Throughout history, new technology has brought a sense of wonderment and fear to those unfamiliar with it. In post-Civil War America, the steam-powered engine brought the possibility of speedier travel, but also the fear of cultural pollution brought about by this ease of movement. Currently, technology changes so rapidly that it often goes unnoticed -- incremental improvements to products we already own don't alert the deep-rooted fear of the unknown that we all share. But with a the practical application of a once-theoretical nanotechnology rapidly becoming reality, those fears are once more rearing their ugly head. But, are they warranted?
Dr. Staninger welcomes back to the program Dr. Zhong Lin (ZL) Wang, head of a leading group in nanoscience and nanotechnology at the Georgia Institute of Technology; and Michael Edward, who continues to be involved in the research into the health and toxicity problems following the 2010 Gulf of Mexico oil disaster, to discuss the practical applications of nanotechnology remediation and cleanup of toxic substances in the environment.
After the April 2010 explosion of the Deepwater Horizon oil drilling platform, nearly five million gallons of crude oil flowed unabated into the waters of the Gulf of Mexico, affecting the coastal waters and beaches of Texas, Florida, Louisiana, Alabama and Mississippi. Additionally, the tourism and fishing industries of these areas were negatively affected, and the wildlife and ecosystems decimated. Through current methods, the oil was deemed too dispersed throughout the waters of the Gulf to clean up, and the area will forever be polluted with this oil. However, there is current research into the practical application of nanotechnology to be used as a method of cleanup.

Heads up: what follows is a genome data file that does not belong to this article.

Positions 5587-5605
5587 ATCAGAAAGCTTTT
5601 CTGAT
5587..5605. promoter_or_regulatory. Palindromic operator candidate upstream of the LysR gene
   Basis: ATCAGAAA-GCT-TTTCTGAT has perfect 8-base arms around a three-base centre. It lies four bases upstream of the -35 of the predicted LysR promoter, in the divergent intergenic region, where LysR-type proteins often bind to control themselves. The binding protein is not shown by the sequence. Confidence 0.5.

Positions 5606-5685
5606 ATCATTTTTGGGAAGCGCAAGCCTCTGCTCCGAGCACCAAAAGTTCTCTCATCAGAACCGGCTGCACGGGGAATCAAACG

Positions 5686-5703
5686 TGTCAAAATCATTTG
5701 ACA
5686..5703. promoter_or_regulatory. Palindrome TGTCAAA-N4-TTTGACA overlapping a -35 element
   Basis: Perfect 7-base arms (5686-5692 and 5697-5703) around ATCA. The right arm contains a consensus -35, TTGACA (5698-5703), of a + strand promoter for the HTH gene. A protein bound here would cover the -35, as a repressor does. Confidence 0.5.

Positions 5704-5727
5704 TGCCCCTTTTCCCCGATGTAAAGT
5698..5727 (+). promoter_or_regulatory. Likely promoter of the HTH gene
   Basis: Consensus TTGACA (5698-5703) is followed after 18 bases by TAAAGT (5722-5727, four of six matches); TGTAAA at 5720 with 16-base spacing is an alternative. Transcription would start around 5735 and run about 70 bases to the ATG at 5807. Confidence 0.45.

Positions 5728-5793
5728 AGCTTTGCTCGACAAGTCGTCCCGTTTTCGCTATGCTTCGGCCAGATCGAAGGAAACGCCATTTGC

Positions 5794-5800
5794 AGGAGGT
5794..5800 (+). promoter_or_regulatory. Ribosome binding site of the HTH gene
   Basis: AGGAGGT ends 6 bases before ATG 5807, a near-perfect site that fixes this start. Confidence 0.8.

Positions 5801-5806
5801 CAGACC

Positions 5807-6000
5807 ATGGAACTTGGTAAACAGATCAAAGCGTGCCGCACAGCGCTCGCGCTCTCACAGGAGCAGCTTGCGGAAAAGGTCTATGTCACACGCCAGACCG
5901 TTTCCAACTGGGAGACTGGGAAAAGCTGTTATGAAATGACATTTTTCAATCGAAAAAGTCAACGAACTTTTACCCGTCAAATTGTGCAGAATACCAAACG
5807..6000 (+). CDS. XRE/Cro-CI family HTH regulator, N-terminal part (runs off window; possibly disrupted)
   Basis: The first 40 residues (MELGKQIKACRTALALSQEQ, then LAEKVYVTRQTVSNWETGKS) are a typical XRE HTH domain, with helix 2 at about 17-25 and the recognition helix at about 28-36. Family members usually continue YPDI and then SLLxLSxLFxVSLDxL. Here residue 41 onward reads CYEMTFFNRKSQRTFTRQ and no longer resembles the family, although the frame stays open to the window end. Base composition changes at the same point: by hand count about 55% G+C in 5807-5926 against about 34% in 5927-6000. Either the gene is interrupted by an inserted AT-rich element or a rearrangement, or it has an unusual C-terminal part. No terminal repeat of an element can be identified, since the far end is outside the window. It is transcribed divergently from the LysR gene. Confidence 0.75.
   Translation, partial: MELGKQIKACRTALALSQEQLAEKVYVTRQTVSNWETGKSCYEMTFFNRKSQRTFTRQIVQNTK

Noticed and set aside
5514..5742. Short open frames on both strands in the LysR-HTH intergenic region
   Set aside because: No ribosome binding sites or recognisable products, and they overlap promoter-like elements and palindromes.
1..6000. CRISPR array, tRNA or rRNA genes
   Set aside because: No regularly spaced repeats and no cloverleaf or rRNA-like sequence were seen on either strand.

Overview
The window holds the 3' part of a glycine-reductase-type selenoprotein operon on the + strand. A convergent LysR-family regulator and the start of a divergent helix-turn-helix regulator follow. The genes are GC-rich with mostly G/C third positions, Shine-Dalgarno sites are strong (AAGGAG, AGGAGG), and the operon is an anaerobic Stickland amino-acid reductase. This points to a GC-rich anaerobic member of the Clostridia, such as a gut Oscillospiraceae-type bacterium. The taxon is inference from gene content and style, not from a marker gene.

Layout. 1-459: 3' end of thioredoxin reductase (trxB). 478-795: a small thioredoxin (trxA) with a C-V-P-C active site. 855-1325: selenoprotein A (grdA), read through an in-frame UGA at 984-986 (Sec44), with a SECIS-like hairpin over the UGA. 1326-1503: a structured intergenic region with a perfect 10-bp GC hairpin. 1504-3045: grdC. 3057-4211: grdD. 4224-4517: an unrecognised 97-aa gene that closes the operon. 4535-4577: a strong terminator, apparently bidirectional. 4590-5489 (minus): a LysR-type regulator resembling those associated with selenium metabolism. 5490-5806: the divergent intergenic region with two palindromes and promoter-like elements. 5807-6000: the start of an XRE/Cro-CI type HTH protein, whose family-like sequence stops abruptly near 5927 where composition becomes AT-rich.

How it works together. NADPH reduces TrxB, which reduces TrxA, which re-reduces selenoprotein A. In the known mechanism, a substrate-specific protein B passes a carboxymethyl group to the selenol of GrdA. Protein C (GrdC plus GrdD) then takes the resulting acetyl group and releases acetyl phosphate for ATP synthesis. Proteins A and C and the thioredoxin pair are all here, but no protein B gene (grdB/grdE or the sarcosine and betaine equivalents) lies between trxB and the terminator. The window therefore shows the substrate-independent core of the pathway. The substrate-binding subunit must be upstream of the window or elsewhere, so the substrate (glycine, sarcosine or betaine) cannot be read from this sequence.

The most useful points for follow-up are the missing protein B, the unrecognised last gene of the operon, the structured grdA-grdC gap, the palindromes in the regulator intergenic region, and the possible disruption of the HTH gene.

Using similar, yet inverted, application of nanotech as is currently used on stain-resistant fabrics, highly porous materials could be combined with a practical device similar to a bedsheet to be placed in a polluted area such as the Gulf and absorb oil molecules, making cleanup much more fast and effective. While a technology such as this is still years away from application, once it is cheap and abundant enough, this could make a disaster such as an oil spill much more manageable.
When considering other disasters -- such as the Fukushima Daiichi Nuclear Power Plant and the aftermath of Hurricane Katrina -- nanotech could play an important role in early detection of radiation and mold, as they offer the potential of highly sensitive and highly remote sensors.
As with any new technology, there is always risk of side-effects and a fear of misuse. However, with proper education and controlled implementation, in years to come, nanotechnology may be as common as a television or as antiquated as a steam-powered locomotive.